#3 – I have strength I did not know existed.  It’s not extraordinary strength.  Just ‘different’ strength.  And you probably do too.  One thing that perplexes me is when people say “I couldn’t do it”.  Yes.  Yes you could.  Given that you have no choice, people are amazing and can do so much when that is what is required of them.  There is nothing special about me (my mom may disagree here) or any fellow special needs parents.  Just doing what we have to.  Because it is the right thing to do.  I used to be a really nice person (love this phrase stolen from a fellow ABA autism mom).  I used to require calm waters at all cost – including me in the price tag.  However I have learnt keeping the peace only gets you no where in the special needs world where services have to be sought out and advocated for to a variety of people.  And not one time only.  Forever.  So slowly and surely this weird strength that is not in my comfort zone is gifted to keep going.  Because surrendering is not an option.  I am learning that while I know surrendering is not an option that the strength will be there – more or less.  I’m learning this.  Less freak out’s …  After twenty years …

#2 – There is big beauty in the special needs world.  I see Jesus in the ‘least of these’.  I see God’s love in the humbleness of those working with those with special needs – maybe lifting, toileting, feeding, assisting, encouraging independence or walking alongside.  I see loveliness in the sense of humour in my girl.  When she laughs heartily at a situation that is so simple to us but hilarious to her.  Oh to laugh heartily at the simple things.  I see excitement in the gatherings that include special events or dances in the special needs community.  The smiles are huge and the dance moves are delightful!  My heart skips a beat when my typically slow moving girl picks up the pace and exits the door in a timely fashion when her respite worker comes to take her out.  She is so excited to be without mom and dad.  Even though she cannot tell us we see it in her actions.  I see beauty in her simple and honest life.  We can learn so much.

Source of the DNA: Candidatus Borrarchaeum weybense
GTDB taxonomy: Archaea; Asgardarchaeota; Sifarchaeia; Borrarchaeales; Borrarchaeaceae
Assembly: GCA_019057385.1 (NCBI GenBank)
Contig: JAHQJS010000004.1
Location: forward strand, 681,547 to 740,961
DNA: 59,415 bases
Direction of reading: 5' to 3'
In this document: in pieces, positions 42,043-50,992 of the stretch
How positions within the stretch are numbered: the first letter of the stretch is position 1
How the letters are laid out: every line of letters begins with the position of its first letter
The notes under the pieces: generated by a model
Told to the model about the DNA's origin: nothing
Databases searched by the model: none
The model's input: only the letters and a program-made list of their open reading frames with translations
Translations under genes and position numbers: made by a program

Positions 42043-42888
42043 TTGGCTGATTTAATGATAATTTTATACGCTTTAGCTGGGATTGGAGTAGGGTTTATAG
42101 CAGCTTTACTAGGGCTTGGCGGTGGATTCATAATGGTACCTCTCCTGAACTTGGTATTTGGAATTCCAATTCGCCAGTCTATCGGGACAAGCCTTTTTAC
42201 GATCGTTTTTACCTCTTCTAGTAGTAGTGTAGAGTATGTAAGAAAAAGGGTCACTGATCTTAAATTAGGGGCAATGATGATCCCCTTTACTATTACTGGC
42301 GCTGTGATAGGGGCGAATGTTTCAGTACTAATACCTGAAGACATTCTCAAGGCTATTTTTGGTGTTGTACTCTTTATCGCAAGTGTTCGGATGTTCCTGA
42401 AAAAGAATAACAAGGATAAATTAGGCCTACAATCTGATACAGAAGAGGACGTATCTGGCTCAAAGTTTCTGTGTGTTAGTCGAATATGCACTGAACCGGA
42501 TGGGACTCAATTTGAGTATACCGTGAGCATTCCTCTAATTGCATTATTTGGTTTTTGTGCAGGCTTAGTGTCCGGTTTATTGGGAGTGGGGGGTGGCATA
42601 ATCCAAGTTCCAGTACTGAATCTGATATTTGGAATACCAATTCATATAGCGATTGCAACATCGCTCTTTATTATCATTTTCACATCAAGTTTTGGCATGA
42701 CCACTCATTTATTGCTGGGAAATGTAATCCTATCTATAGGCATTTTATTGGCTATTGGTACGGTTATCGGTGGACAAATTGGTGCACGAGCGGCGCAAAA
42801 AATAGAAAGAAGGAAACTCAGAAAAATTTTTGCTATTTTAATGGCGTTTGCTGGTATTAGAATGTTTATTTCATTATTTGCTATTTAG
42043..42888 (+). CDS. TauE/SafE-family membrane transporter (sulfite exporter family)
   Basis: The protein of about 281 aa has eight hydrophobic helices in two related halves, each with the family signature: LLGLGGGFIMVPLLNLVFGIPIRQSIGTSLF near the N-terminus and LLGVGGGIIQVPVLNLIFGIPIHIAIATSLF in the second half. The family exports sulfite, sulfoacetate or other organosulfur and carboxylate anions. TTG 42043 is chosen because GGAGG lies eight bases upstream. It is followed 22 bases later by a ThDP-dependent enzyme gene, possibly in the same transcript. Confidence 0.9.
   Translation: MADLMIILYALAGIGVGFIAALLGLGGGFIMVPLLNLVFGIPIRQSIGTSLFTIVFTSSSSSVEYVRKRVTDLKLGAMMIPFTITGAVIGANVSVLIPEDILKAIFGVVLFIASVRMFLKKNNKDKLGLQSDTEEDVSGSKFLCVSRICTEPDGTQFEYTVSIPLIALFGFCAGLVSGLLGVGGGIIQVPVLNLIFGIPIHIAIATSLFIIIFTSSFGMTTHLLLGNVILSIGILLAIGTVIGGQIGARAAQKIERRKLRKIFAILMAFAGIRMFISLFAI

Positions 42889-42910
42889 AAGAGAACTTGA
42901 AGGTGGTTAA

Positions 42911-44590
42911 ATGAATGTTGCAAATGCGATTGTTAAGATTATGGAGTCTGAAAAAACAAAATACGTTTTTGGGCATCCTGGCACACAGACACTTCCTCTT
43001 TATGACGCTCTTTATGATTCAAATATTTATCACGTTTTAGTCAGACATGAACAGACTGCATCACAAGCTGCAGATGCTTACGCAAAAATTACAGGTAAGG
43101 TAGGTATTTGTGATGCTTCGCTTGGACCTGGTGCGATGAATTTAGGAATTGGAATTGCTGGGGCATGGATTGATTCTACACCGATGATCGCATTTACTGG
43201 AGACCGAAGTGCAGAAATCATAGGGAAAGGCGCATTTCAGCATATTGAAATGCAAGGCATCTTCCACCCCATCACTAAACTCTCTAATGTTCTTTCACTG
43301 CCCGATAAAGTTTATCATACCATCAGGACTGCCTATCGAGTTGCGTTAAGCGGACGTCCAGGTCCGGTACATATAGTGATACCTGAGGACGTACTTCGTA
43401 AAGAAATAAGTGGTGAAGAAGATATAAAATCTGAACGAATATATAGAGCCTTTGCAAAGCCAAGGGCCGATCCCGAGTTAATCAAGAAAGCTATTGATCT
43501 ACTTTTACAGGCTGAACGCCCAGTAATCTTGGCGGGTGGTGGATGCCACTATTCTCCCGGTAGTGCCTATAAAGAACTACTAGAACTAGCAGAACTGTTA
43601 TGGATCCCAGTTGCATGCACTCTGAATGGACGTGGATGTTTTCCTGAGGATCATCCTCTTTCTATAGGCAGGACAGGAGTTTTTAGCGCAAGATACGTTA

#1 – Love comes in many forms – When Hannah was younger and in the throws of severe autism and only starting with her ABA autism program we started to see small successes.  One morning Hannah looked at me and without speaking she touched my cheek.  Within seconds I was brought to tears realizing at that moment that Hannah never purposefully touched me like that before.  Children. touch. you.  They hug you, they crawl on your lap, they hold your hand.  Hannah with her autism never did and when I felt her finger on my cheek that morning I only then realized that this too was missing and that boy did it feel wonderful.

In addition to the lack of physical contact Hannah regularly does not tell us she loves us.  She will  sometimes in a rote fashion say to the dog “I love you Molly”, or “Thank you – I love you” to someone she does not know well.

Now I wish I could say from the touching cheek morning  she started to hug, cuddle and crawl on my lap while holding my hand and exclaiming her undying love for us.  But sadly that is not the case.  In fact her aversion to touch has only gotten stronger the past years.  So what am I learning from this?  That I have to find love in ways that are not typical.  I’m still looking even though I know she loves us.

So I suppose the biggest point – the “love” point I know the least about.  Maybe for now I feel love as I see that she is settled, safe, secure with a pretty good life.  Maybe I feel love as I know she is relying on me for all of these things.  Interesting stuff – this autism thing. I wouldn’t have it any other way.

Perfectly imperfect